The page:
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Damian Lillard gets an easy, breezy game-winning layup to push Blazers past Suns (Video)

Dan Devine
Ball Don't Lie

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Damian Lillard, unimpeded. (Sam Forencich/NBAE/Getty Images)

In a Tuesday post at the very good blog Gothic Ginobili, Aaron McGuire shared a handful of observations about weird and interesting things from the first two weeks of the season. Among them? While he'd put up strong overall numbers (21.1 points, 5.4 assists and 5.4 rebounds per game) and was scorching the nets from long range (45.5 percent from 3-point land) in leading the Portland Trail Blazers to a 5-2 start to the season, reigning Rookie of the Year Damian Lillard was really struggling at finishing near the basket — he was shooting just 42.3 percent inside the restricted area through seven games, down 10 percent from his already-middling first-year mark, and had made just one of his 11 other attempts in the paint, according to NBA.com's stat tool.

It seemed unlikely that he was going to get off the up-close schneid against a Phoenix Suns team with a much-better-than-expected defense that entered play Wednesday giving up the league's third-lowest shooting percentage on restricted area attempts. True to their surprising top-five defensive efficiency mark, the Suns largely kept Lillard in check, holding him to a 3 for 9 mark in the paint, and 2 for 6 in the restricted area, through the game's first 47 minutes and 49 seconds. Unfortunately for the Suns, NBA games are 11 seconds longer than that.

 

As Nicolas Batum triggers the inbound, the Blazers break their stack at the free-throw line, with guards Wesley Matthews and Mo Williams fanning out along the 3-point line on the right side, Batum sliding to the left corner, Lillard racing toward midcourt to grab the ball and LaMarcus Aldridge setting up for a high screen-and-roll. The presence of legitimate 3-point threats on the wings means the Suns' defenders have to stay at home, but after Channing Frye so summarily botches the pick-and-roll coverage — his hedge is not only late, but essentially non-existent to the point that he just winds up serving as a second screener on on-ball defender Eric Bledsoe — somebody has to rotate to stop the ball.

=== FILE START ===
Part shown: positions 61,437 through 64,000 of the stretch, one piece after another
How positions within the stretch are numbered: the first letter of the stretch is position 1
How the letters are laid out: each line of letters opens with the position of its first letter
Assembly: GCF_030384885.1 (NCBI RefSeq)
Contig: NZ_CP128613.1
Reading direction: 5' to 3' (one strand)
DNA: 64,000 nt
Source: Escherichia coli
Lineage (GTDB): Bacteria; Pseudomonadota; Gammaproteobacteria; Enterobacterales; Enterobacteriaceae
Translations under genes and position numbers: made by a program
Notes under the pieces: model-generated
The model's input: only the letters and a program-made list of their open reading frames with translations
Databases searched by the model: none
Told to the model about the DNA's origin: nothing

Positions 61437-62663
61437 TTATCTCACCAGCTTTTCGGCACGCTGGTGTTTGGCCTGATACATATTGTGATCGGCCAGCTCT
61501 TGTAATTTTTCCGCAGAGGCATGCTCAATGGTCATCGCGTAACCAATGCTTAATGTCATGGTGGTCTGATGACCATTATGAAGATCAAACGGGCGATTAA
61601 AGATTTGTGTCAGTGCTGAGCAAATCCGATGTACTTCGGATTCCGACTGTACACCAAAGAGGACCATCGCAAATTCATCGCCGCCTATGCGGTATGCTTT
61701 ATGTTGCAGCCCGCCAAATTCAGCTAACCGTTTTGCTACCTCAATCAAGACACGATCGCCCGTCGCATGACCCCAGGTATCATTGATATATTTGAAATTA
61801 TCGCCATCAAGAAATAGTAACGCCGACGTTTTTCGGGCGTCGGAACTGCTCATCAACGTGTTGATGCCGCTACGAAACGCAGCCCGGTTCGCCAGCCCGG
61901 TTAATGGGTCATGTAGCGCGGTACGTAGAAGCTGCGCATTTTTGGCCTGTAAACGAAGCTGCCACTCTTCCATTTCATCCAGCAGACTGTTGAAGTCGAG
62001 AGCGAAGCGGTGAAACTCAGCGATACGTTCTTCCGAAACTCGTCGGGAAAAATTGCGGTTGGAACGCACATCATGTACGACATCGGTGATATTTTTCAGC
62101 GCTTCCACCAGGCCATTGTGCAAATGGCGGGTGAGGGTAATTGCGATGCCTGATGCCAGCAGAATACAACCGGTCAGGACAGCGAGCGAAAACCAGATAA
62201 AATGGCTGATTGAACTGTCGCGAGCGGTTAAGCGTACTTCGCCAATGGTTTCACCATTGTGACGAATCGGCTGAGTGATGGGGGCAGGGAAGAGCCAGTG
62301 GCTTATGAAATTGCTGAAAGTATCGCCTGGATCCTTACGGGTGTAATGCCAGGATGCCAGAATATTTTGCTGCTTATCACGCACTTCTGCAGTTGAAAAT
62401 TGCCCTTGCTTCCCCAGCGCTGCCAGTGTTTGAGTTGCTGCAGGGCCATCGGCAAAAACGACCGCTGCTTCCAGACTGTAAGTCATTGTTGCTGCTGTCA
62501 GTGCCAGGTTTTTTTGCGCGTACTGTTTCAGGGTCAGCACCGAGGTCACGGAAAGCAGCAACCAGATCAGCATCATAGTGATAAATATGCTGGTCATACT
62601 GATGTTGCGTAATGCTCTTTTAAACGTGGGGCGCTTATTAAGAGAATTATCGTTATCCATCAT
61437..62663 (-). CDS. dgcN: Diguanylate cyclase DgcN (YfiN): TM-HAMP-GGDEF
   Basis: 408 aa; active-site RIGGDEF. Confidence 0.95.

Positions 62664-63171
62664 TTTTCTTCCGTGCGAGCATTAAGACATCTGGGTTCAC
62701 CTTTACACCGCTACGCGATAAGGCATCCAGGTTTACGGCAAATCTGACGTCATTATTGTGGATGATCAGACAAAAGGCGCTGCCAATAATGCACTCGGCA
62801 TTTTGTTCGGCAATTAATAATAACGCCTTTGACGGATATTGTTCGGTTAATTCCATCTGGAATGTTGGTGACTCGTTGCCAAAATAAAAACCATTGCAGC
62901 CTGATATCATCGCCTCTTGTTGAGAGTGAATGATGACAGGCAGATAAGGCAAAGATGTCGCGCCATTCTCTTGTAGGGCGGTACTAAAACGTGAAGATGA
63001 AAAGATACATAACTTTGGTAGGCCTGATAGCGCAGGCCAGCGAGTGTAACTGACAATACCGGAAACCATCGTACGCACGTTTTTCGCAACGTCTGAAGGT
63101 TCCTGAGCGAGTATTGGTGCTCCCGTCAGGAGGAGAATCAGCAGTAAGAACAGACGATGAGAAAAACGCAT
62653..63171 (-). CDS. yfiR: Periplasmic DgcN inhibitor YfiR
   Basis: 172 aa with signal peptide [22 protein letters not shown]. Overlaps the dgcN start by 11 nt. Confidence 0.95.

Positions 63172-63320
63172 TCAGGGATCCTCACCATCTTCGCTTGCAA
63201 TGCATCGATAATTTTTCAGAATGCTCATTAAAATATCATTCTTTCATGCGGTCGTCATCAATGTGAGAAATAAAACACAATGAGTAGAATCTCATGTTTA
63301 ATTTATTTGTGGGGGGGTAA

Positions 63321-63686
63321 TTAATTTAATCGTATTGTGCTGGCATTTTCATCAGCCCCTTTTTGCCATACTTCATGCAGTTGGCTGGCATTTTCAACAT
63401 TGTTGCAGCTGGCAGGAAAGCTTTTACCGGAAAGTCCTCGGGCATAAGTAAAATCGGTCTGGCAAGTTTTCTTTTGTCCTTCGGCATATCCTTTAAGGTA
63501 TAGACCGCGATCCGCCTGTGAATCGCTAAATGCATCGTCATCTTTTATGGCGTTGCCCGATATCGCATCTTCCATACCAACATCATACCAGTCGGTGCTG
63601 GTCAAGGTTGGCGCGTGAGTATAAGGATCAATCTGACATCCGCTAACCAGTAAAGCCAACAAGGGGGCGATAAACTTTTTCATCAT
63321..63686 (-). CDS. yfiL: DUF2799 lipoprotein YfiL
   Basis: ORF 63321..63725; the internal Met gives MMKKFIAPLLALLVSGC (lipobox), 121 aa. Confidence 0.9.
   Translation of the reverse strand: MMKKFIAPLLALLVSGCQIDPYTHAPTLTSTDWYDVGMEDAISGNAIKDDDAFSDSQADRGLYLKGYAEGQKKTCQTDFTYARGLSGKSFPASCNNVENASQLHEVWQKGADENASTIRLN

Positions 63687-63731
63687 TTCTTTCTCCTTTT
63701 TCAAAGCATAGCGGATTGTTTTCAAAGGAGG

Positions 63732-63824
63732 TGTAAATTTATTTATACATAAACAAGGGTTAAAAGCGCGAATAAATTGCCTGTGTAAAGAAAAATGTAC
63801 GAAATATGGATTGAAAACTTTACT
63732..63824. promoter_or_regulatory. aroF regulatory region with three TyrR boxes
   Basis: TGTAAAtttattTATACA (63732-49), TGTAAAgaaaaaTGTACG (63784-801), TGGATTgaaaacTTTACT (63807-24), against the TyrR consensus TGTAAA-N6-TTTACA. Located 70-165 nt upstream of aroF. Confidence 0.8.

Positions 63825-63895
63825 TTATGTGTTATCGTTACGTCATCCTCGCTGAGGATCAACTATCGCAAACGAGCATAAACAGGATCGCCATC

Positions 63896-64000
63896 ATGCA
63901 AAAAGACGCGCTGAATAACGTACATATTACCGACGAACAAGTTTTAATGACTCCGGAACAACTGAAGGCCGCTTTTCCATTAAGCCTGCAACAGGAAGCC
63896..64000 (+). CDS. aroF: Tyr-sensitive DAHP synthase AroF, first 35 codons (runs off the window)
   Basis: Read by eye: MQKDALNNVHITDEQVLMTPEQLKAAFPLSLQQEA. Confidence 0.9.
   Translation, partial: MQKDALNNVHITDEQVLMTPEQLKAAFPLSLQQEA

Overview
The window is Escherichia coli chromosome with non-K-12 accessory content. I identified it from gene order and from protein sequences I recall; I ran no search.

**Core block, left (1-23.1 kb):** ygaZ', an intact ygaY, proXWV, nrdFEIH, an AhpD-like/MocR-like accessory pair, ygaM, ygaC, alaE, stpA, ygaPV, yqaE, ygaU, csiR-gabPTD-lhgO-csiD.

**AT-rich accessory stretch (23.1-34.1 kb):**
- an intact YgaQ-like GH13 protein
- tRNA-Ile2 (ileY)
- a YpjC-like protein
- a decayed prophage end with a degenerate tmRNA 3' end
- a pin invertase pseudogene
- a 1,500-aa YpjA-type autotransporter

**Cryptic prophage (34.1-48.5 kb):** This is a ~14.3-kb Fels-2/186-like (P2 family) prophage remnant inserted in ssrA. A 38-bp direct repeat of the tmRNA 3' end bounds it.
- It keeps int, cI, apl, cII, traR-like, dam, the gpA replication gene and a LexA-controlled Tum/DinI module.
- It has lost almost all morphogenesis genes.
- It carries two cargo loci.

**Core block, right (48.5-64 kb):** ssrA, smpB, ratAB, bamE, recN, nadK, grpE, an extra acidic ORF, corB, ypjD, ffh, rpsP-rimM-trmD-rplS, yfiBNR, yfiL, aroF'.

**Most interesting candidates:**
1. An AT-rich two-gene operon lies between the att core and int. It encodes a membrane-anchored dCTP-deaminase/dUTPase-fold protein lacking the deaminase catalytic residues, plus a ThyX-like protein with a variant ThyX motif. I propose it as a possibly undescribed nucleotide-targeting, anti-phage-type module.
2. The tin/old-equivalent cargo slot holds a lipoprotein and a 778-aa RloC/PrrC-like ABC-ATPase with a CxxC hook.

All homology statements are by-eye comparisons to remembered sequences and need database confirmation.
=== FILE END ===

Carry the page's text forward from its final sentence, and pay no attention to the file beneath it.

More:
Instead, P.J. Tucker, left flat-footed by the voice in his head that says "Don't leave Wes Matthews," just waves his left arm at Lillard, who blows right past him. Similarly, Marcus Morris — who's already sagged far enough off Batum in the left corner that he might as well just come the whole way — just stunts toward the basket, waits until Lillard's already in the air, and doesn't contest the shot at all. The result, as ProBasketballTalk's Kurt Helin put it, was about as easy a late-game look as you're likely to see, and it gave the Blazers a one-point lead with 6.5 seconds remaining.

After the game, Lillard — who finished with 11 points on 4 for 13 shooting, eight assists, two steals and two turnovers in 35 minutes — downplayed and simplified the moment, according to Erik Gunderson of the Columbian:

“I mean, it’s one play,” [Lillard] said. “One play to win or lose the game. I came off it fast. I attacked hard and I picked the ball up and knew I was going to have to explode. That’s just what it was. When the game is on the line, you have to be able to step up. You have to take everything up a notch.”

Phoenix still had time and an opportunity to steal the road win, but Bledsoe's attempted answer and point-blank tip-in tries by Tucker and Markieff Morris came up short. The seconds ticked off, and Portland escaped with a 90-89 win.

After the loss — the finish of which reminded more than one viewer of the the Minnesota Timberwolves' last-second loss to the Los Angeles Clippers two nights earlier — the Suns couldn't believe they'd let the chance to steal a road win and improve to a stunning 6-2 slip through their fingers, according to Paul Coro of the Arizona Republic:

“It was right there, man, right there,” [Markieff] Morris said. “I was trying to do the time in my head. Should I bring it down? Should I tip it? It was point blank. I gave it the time-running-out tip. Unbelievable. That was a layup. That’s hard to swallow.” [...]

“In my mind, when I got it, it was game,” Tucker said. “I timed it right. I tapped it just enough and it was still strong. When Keef’s went off, it was too unbelievable. I think that was one of the hardest losses in a long time.”

Especially, you'd figure, considering how easily they gave those final two points.

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Dan Devine is an editor for Ball Don't Lie on Yahoo Sports. Have a tip? Email him at devine@yahoo-inc.com or follow him on Twitter!

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